While carrots are certainly the veggie at the grocery store, most families eat a lot of them. In fact, carrots are among the most popular vegetables in the world. They are also a staple crop for many home gardeners. While we have already written about the nuances of growing straight carrot roots and the importance of thinning carrot seedlings, we’ve never shared information on when to harvest carrots for peak flavor and shelf life. This article will teach you when to harvest carrots based on both how you plan to use them and when they were planted.
Growing carrots is an exercise in patience. Going from tiny seed to thick root when you can’t see what’s happening beneath the soil can seem daunting, especially for new gardeners. Carrot seeds take a long time to germinate, and the fragile seedlings sometimes fall prey , rabbits, and other garden critters. But, if you care for them properly by making sure they receive enough water and sunlight (and you manage to protect them from those critters), your carrot crop will soon be ready to harvest.
There are several ways you can figure out when to harvest carrots. The first is based on the planting date and the number of days it takes each different carrot variety to mature. The second is based on visual cues. In the next two sections, I’ll share more about how each of those two methods works. Then, we’ll discuss the subtle differences between harvesting carrots for immediate eating and harvesting carrots that you intend to store for later consumption.
When to harvest carrots based on the days
Just like tomatoes or peppers, each carrot variety are at a slightly different rate. The “days ” noted in the seed catalog or on the seed packet is how many days it will take that particular variety to go from seed sowing to full-size root.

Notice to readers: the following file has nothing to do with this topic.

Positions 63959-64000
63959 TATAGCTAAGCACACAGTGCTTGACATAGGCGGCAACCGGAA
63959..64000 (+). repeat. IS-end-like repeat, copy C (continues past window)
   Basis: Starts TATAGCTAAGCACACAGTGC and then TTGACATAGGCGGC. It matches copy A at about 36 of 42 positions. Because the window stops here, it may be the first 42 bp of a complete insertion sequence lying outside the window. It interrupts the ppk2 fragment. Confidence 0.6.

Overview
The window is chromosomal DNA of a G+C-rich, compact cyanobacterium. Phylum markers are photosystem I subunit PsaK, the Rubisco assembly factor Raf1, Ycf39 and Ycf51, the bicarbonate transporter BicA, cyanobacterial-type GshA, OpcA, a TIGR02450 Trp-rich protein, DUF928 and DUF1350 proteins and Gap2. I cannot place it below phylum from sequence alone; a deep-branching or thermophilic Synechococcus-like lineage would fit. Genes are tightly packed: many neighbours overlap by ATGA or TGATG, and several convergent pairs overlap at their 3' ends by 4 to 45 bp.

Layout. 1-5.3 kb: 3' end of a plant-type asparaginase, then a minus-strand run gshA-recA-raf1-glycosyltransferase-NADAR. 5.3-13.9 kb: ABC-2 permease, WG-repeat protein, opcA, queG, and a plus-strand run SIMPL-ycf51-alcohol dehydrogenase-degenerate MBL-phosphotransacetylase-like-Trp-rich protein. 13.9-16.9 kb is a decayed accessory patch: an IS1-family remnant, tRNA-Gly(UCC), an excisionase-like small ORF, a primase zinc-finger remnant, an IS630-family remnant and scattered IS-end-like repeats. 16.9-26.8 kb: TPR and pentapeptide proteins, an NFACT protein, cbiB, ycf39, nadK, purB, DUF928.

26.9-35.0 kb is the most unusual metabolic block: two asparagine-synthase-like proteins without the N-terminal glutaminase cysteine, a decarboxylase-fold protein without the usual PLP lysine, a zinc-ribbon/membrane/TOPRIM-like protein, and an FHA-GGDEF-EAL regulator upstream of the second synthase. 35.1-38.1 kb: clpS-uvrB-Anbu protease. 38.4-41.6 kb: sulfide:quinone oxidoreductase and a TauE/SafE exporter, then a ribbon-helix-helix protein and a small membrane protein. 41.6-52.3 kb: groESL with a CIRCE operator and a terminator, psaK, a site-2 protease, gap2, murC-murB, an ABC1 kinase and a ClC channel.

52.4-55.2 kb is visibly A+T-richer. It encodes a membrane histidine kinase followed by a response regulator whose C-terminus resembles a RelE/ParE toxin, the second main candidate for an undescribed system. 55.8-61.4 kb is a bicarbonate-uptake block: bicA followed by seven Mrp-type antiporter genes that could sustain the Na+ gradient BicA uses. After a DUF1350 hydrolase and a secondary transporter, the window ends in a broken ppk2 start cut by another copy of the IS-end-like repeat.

Some carrot varieties, like ‘Napoli’ and ‘Mokum’, are ready to pick in 55 days, while others, like ‘Danvers’, take 65 days. Long-maturing carrot plants, like ‘Merida’ and ‘Mignon’, take 80+ days. Though you might think it’s , the days of each variety has little to do with the size of the fully grown carrot. There are some small carrots that take a long time, just as there are some big carrots that relatively quickly. If you have a short growing season and want carrots that grow quickly, be sure to choose a variety that requires a shorter number of days. If you plan to leave your carrots in the ground for fall and/or winter harvest, a selection with a longer number of days to may be best.
Picking carrots at the right stage of growth
The good news is that, unlike tomatoes and peppers, carrots are very forgiving. They can sit in the ground for weeks beyond their date with little to no ill effects, even if they are d to a frost or freeze. Yes, sometimes carrots left in the ground way too long will split open, but this isn’t the norm. For carrots, the number of days to maturity is more of a suggestion.
One of the perks of growing carrots is that you can pick them at pretty much any stage. If you want slender baby carrots for a gourmet meal in the early spring, you can tug them from the soil in as little as 30 or 40 days. But if you want full-size roots, wait until you hit the days to maturity noted on the seed packet or even a few weeks beyond that. It would be easy to make note of carrot-planting day on your calendar or in a garden journal so you can keep track of when it’s time to start thinking about making the harvest.
The best time of day to dig carrots
If possible, harvest your carrots with a garden fork first thing in the morning, when the plant is of the day. This is particularly important if you plan to store your carrots long-term. You want them to have the highest internal moisture content possible so they are less likely to during storage. However, if you will be eating your carrots within a few days, the time of day that you make the harvest as much. That being said, there are a few more factors to consider when it comes to harvesting carrots for use.